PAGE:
The making of a cabinet

The incoming Prime Minister's characterisation of his new government as one of values not ideology is not a useful definition of the differences between the two sides of politics. But it is a reason to start examining the social differences, if any, there are between the new government and its Labor predecessors.

A lot of attention has been given to the absence of women and the overwhelming presence of blue suits and ties in the Abbott government. Gender is one social difference but there are others, such as type of electorate represented, previous occupation, education, religion and family status.

What does the Coalition bring to the cabinet table? The parties are becoming more socially alike, but differences remain. We may object as a community to so-called class warfare and playing the gender card in politics but we still need to know where government ministers come from and how their values have been shaped.

This is a cabinet of religious believers, or at least religion identifiers. Only two ministers, outside the cabinet - Simon Birmingham and Marise Payne - did not swear on a holy book. But it is a Coalition government with far fewer Protestants than has usually been the case. This takes to a higher level the trend evident under the Howard government. The Protestant ascendancy is over in Coalition politics.

This is not a trivial matter as Protestant values have long defined the Liberal party and its predecessors and been central to their values. These have included the philosophical values of individualism and conscience which distinguished them from more collectivist Labor values. Now high-profile Catholic men dominate the cabinet (almost half): Tony Abbott, Joe Hockey, Malcolm Turnbull, Andrew Robb, Christopher Pyne, Kevin Andrews, George Brandis and Barnaby Joyce among them. It remains to be seen how influential Catholic values, state-centred to a greater degree, turn out to be.

Not only are they all male Catholics, feeding in to the controversy about gender, but many of them (four of the eight mentioned) were educated at Jesuit schools. This contributes to the private school educational background of the cabinet.


The presence of the Nationals means that this government has greater representation from rural Australia, including a number of farmers. Warren Truss is from Wide Bay and Joyce is from New England. Labor can never manage many rural ministers in government because it just doesn't have them in its caucus. But increasingly the Nationals are socially indistinguishable from the Liberals anyway. Many of their leaders, including Joyce and previously John Anderson and Tim Fischer, are privately educated in the big capital cities.

Previous occupation is a characteristic that you might think would clearly distinguish the two sides of politics, but the differences are not as great as myth has it. Of course the Coalition doesn't have the widespread trade union links that predominate in Labor, but they do have many party advisers. They have some business experience though it is a certain type of business, such as the stints in corporate business represented by Robb.

But they are overwhelmingly tertiary educated like Labor and include loads of lawyers, such as Julie Bishop.

The Coalition MPs have far less experience of public education. This has traditionally been the case but John Howard was a product of Canterbury Boys High. Three-quarters of this cabinet was private-school educated, many in GPS schools including Riverview (Abbott and Joyce), St Peters Girls Adelaide (Julie Bishop), Brisbane Grammar (Ian MacFarlane, Wesley Perth (David Johnston) and Sydney Grammar (Turnbull). The exceptions include Eric Abetz (Taroona High and Hobart Matriculation College), Bruce Billson (Monterey High) and Scott Morrison (Sydney High).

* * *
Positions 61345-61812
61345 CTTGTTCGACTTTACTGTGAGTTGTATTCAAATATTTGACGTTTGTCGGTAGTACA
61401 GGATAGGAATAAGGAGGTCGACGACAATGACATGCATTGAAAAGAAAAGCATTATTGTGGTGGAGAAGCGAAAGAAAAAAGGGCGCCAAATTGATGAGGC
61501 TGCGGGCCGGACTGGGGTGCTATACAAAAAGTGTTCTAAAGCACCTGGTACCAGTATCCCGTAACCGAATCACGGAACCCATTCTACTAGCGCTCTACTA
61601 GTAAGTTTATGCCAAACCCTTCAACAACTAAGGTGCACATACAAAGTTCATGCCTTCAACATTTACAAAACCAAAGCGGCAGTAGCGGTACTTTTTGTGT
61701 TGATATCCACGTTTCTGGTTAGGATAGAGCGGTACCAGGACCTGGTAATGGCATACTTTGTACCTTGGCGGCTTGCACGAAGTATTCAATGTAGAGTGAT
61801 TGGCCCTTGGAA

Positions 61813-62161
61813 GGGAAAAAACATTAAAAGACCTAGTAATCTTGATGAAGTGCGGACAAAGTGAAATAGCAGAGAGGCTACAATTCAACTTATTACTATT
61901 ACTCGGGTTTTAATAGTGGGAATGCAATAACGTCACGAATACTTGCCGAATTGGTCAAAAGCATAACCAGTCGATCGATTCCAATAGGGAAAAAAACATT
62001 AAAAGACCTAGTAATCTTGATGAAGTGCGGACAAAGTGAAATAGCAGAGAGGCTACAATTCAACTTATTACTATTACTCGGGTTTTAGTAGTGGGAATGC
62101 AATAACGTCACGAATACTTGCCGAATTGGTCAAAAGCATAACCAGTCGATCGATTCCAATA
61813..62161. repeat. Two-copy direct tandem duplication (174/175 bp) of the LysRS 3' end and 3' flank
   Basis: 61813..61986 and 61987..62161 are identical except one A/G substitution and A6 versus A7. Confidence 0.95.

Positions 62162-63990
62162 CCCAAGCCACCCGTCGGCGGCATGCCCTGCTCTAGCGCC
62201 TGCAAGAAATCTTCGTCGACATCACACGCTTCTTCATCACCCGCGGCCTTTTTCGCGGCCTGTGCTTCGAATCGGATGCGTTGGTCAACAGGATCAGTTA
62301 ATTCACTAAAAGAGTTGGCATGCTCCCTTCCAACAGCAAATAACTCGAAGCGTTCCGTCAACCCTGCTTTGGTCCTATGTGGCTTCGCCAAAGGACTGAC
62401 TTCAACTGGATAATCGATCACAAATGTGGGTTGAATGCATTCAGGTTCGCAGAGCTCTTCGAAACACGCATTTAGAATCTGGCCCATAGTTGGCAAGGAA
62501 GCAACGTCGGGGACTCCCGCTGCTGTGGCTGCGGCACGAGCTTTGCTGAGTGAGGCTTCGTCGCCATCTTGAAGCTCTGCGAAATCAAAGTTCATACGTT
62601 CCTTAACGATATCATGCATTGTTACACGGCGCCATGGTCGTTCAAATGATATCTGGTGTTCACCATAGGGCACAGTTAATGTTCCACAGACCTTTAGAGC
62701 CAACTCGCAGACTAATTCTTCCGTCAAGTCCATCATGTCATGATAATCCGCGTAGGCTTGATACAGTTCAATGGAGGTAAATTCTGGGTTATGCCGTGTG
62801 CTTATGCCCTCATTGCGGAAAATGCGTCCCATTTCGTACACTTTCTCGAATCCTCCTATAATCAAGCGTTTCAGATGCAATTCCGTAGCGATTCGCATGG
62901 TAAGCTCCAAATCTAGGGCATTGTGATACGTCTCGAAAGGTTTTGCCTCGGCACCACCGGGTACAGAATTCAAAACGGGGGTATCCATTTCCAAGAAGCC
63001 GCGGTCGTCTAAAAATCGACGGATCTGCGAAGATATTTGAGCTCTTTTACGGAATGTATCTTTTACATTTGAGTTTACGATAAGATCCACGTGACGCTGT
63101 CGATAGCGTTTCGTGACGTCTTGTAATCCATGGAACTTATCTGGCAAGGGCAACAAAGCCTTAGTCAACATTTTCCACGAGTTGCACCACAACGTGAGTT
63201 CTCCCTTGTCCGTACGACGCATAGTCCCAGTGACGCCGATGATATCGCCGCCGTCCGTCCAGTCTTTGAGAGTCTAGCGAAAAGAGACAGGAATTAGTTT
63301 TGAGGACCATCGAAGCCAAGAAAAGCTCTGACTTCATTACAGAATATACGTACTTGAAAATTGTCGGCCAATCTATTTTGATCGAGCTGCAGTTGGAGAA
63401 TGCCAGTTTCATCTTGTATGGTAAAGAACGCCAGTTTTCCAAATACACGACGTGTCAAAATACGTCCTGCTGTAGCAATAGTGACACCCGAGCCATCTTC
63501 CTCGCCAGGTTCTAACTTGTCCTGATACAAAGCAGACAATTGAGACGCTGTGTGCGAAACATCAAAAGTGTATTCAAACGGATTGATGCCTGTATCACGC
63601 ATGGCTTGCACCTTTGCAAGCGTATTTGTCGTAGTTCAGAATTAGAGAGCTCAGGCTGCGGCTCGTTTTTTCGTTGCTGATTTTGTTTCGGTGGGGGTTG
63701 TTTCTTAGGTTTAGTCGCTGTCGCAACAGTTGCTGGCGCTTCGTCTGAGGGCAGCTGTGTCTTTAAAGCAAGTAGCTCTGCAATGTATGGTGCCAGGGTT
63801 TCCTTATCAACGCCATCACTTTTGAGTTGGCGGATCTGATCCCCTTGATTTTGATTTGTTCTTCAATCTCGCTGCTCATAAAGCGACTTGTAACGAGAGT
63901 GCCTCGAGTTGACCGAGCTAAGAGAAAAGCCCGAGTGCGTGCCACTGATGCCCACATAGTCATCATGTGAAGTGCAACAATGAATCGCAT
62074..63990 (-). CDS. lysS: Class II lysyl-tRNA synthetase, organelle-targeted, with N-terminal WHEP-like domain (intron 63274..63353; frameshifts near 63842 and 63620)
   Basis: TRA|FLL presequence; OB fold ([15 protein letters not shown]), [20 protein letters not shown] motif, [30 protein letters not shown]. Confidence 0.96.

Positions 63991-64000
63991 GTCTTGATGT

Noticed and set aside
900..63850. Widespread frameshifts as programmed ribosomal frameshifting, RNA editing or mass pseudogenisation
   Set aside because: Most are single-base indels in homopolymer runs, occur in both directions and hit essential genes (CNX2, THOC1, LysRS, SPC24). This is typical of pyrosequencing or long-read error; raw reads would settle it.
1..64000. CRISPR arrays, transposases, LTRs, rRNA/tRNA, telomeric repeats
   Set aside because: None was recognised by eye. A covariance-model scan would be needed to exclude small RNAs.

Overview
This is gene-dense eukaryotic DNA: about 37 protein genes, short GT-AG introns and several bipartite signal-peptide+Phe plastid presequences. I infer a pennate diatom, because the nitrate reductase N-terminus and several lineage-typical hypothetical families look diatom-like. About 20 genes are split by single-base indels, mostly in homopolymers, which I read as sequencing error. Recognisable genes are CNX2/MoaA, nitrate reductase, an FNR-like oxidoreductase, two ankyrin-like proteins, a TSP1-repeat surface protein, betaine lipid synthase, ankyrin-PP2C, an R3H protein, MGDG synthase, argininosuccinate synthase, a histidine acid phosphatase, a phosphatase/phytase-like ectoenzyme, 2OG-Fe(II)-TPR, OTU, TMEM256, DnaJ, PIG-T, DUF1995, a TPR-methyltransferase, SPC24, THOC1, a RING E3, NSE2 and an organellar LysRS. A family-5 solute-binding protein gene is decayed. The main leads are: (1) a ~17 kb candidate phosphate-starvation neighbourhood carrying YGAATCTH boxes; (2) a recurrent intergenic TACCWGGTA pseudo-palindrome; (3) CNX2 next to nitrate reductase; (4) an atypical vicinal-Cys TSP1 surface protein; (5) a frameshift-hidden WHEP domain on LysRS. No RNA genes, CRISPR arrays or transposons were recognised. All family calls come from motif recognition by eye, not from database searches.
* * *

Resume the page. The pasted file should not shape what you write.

Just one woman in 20 clearly stands out unfavourably compared with the Gillard and Rudd cabinets. The low number has been generated by several factors, but ultimately it is a choice made by the Prime Minister. The factors include fewer women overall in the Coalition parties than in Labor. This has not always been the case but has now been evident for several parliaments. The lack of women is evident in both Coalition parties but the Nationals remain a particularly male domain and didn't make Abbott's task any easier. Senior Coalition women, including Bronwyn Bishop and Julie Bishop and the defeated Sophie Mirabella are all Liberals not Nationals.

There has been renewed general debate about the difficulties women face in progressing within political parties and a tiresome rehashing of the notion of merit without recognition of how subjective a concept it is. But it is the clear differences between the major parties that now need further investigation. More important than matters of process are questions of party culture. In the absence of quotas, why are Liberal and National culture and values apparently hindering the advancement of women.

This is a relatively young cabinet. It also is a cabinet whose members, including Joyce and Hockey, have a number of young children between them. Their families, in this case wives and grandparents, will bear a large burden on the nation's behalf making up for their absence from home.

Diversity is in the eye of the beholder but a cabinet of men is not diverse enough. Four were born outside Australia. But this new Cabinet lacks a Penny Wong, an Asian-born lesbian whose presence made the Labor cabinets look even more diverse.

Values, general outlook and even particular policy preferences come from somewhere. Social characteristics are an obvious place to look. But at the individual level we can't generalise. Class, religion, place of birth, education and gender interact in mysterious ways. We should be careful in deciding just how values emerge from these competing social influences.

John Warhurst is an emeritus professor of political science at the Australian National University.